My Balls Don't Make Me A Bad-Ass (They Mostly Just Sit There)

During the rare times in my life when I have done something brave, potentially dangerous or just plain awesome, I’ve never looked down at them and offered up a grateful “Thanks guys!”
Publish date:
November 16, 2012

Over the summer, the Italian Supreme Court determined in the case of Vittorio V. Alberto that it’s just seriously not cool for someone to tell a dude that he has “senza palle,” which -- at least according to Google Translate -- is Italian for “no balls.”

According to Judge Maurizo Fumo, “…The expression definitely…has an injurious quality. It refers not only to the target’s lack of virility, but also to his weakness of character, lack of determination, competence and coherence -- virtues that, rightly or wrongly, are still identified as pertaining to the male gender.”

It’s nice that he threw the “rightly or wrongly” in there, because it at least acknowledges that the rationale for this association is “cazzo stupido” (“fucking stupid”). There is nothing specifically “maschio” (“male”) about any of those noble attributes and—just as importantly—none of them have anything at all to do with the presence or size of one’s “cojones” (“cojones”).

Speaking as one of the few xoJaner’s who has first-hand, uninterrupted, 24/7 access to a pair of “uomo prugne” (“man plums”), I can honestly say I’ve never put that much thought into them. They’ve always just sort of been there, sitting under my “pene” (I think you can figure that one out), occasionally sweating more than I’d like in the summer (Gold Bond is a miracle worker) and disappearing up into my body -- like two little hibernating bears -- in the long cold winter.

During the rare times in my life when I have done something brave, potentially dangerous or just plain awesome, I’ve never looked down at them and offered up a grateful “Thanks guys!” because -- and I admit this may sound controversial -- I was the one who did those things. My balls were just along for the ride.

Truthfully, though, this silly association of strength and character with human anatomy wouldn’t bother me so much, were it not for the fact that it inherently means associating the female anatomical alternatives with frailty and cowardice. In the English language, you’re actually more apt to be called a “pussy” or even -- by a slightly classier form of douche -- a “vagina” for exhibiting the sort of traits believed to come from having “no balls.” (“Vulva” -- for whatever reason -- seems to have gotten a free pass. So, that’s something, I guess.)

Many folks who use these terms in this way will undoubtedly insist that they’re not being literal and that they know plenty of “ballsy” women who walk around with a honorary pair of testes in whatever kind of underwear they favor, but that doesn’t stop the fact that we’re still associating specifically positive traits as being male in nature. It doesn’t require that much feminist enlightenment to instantly identify why this is fucked up.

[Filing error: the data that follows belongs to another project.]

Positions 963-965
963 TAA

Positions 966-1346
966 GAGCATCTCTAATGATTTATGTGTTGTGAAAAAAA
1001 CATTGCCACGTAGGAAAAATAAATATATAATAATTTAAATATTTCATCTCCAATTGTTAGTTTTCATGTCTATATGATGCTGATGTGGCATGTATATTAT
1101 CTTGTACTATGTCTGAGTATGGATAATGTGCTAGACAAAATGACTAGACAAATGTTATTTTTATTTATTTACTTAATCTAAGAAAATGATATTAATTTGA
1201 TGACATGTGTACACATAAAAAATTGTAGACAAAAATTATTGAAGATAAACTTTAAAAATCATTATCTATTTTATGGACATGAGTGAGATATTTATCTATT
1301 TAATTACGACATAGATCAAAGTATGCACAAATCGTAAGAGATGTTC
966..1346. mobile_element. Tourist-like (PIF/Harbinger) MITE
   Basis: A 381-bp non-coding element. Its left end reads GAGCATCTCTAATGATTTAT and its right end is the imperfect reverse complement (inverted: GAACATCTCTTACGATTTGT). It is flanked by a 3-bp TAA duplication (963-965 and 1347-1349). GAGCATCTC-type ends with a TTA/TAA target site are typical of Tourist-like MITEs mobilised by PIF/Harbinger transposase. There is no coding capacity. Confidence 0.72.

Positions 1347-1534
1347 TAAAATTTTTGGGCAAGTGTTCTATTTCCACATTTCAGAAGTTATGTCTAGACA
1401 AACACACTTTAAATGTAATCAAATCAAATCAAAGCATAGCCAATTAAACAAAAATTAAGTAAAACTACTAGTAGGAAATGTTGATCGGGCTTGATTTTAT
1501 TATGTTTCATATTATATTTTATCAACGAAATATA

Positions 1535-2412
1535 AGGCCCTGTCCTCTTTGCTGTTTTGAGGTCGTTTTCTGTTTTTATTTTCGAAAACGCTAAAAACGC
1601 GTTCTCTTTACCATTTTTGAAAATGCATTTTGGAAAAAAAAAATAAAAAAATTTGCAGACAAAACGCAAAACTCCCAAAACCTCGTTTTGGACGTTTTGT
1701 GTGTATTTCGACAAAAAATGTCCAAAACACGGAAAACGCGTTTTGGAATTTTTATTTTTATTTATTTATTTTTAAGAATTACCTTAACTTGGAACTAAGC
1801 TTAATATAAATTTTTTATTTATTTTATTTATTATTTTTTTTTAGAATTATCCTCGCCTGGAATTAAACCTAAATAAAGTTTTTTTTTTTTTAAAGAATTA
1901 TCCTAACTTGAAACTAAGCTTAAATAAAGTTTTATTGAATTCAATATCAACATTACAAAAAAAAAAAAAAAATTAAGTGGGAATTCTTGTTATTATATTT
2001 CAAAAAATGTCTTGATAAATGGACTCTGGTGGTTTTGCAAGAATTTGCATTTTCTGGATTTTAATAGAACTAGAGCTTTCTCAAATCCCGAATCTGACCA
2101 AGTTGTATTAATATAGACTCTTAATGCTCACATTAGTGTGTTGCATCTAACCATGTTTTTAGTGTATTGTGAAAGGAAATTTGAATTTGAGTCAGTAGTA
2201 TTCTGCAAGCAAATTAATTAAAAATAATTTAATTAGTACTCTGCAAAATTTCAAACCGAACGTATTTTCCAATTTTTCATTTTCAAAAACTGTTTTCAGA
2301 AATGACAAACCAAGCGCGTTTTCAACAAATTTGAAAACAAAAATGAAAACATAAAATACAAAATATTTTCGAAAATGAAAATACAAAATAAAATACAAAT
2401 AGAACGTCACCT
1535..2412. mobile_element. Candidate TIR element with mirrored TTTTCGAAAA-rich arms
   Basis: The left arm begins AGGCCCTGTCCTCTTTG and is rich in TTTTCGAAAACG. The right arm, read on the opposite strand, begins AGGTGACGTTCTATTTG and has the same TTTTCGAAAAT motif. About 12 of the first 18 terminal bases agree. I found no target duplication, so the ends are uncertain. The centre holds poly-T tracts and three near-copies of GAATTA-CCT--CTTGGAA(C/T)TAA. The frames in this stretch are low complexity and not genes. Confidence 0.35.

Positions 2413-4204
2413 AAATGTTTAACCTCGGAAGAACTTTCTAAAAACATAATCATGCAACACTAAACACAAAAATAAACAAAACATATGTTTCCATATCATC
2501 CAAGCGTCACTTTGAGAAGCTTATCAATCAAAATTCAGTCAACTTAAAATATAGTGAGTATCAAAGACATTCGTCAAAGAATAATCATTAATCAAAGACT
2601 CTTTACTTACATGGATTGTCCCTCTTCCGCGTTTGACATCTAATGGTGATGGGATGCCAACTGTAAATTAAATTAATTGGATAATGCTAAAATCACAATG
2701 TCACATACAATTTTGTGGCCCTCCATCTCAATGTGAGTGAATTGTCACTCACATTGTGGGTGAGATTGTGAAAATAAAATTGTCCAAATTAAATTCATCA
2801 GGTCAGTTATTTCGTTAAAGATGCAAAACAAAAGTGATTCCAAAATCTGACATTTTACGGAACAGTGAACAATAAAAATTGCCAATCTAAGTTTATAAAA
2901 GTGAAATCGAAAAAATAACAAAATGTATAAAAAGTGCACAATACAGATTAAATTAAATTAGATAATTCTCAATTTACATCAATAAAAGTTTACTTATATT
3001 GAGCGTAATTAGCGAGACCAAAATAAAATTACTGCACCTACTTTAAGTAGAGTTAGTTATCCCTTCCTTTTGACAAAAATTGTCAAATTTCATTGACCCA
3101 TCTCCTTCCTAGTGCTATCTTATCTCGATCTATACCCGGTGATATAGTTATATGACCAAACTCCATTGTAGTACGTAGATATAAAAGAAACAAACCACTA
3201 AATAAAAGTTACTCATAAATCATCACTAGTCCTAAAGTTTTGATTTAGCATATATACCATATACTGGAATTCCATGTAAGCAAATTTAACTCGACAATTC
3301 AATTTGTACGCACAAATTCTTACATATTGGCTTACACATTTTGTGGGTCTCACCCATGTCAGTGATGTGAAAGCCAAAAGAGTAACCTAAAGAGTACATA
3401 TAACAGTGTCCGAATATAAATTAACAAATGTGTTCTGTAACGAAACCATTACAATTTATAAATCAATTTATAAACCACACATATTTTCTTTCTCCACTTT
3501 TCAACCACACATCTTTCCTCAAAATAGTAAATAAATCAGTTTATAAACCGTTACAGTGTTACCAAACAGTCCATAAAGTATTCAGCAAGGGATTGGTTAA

There’s nothing wrong with venerating the qualities of “determination, competence and coherence,” so long as we can all recognize that everyone is capable of exhibiting them, regardless of what they’re working below the waist. It’s hurtful and wrong to use language that supports the idea that men are somehow instantly gifted with these traits thanks to the dangly bits they often feel compelled to scratch in inopportune situations.

That said, I refuse to be someone who insists on tearing down a popular cultural institution without offering up a smart and sensible alternative. My goal is always to build up, never destroy!

For that reason, it occurs to me that what we have to do is begin associating these qualities with a specific part of the human anatomy that both sexes share. After putting much time and effort into the subject and undergoing an extensive series of computer simulations made possible by certain think tanks located deep in the San Fernando Valley, I think I have found the perfect body part.


Nearly everyone is born with at least two of them, but until now at least 50 percent of us have been carrying them around for no discernable reason. If they can’t have a practical purpose for everyone, why not give them a symbolic one? It’s no less random than associating these traits with a pair of wrinkly meatballs primarily designed to produce semen and testosterone. All we have to do is start working it into our everyday conversation. Here are some good examples:

“Did you see the new Jason Statham movie? That guy is so cool. I swear he must have the biggest nipples in the universe.”

“I hope Elizabeth Warren kicks Scott Brown’s ass in the Massachusetts’ senate race. She has the nipples it takes to go against those Republican motherfuckers.”

“I can’t believe (some sports guy) choked liked that in the last three minutes of the game. I don’t think he has the nipples you need to be a champ.”

“Did you see what Lady Gaga wore to that awards show last night? I definitely don’t have the nipples to wear something like that out in public!”

See! It’s easy. If all of us start doing this, we can make it happen! Until then, we all have to remember that the next time we travel to Italy, it’s better to tell an asshole he “ha il cervello di un asino” (“has the brain of a donkey”) than to make any reference to whatever he does or does not have inside his pants.